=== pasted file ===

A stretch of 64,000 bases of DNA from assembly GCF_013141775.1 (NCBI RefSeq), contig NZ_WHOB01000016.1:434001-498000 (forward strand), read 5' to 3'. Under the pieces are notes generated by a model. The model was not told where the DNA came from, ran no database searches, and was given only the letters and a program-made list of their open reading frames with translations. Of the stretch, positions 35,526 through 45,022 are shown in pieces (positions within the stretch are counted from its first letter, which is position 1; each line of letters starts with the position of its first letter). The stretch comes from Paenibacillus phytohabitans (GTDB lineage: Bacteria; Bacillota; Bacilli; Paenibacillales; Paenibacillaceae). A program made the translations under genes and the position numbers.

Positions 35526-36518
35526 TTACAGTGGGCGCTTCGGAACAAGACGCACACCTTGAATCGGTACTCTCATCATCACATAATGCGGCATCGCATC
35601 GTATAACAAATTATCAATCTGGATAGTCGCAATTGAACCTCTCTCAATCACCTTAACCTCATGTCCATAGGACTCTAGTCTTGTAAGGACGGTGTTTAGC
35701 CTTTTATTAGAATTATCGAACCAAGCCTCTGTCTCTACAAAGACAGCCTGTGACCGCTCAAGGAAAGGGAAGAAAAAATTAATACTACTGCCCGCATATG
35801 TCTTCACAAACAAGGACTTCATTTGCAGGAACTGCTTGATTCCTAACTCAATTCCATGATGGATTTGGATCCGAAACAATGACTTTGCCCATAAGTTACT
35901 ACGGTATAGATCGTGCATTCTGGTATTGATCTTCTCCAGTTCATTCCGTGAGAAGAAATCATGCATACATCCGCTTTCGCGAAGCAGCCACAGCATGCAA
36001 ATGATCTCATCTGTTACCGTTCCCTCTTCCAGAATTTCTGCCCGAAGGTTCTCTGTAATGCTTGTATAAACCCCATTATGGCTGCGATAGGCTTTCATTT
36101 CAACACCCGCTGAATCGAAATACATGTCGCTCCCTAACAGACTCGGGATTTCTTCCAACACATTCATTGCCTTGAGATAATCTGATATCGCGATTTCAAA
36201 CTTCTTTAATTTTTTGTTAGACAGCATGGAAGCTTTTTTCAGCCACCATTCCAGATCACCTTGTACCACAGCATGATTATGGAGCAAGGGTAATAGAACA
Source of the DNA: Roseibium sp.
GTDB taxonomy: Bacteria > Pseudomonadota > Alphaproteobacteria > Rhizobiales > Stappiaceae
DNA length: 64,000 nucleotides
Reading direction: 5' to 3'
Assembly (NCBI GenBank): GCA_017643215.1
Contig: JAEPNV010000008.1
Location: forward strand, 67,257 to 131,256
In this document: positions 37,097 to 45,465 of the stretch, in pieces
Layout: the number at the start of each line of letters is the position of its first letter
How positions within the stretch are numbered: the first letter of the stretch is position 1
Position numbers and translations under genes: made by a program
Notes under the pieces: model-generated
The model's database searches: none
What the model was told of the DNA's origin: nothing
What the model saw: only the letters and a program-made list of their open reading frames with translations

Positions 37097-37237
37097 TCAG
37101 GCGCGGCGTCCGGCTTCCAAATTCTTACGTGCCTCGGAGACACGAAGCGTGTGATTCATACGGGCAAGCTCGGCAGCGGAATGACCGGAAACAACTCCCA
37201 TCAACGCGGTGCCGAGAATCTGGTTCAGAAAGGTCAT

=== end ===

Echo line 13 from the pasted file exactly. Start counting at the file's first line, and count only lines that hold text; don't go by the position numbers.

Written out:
DNA length: 64,000 nucleotides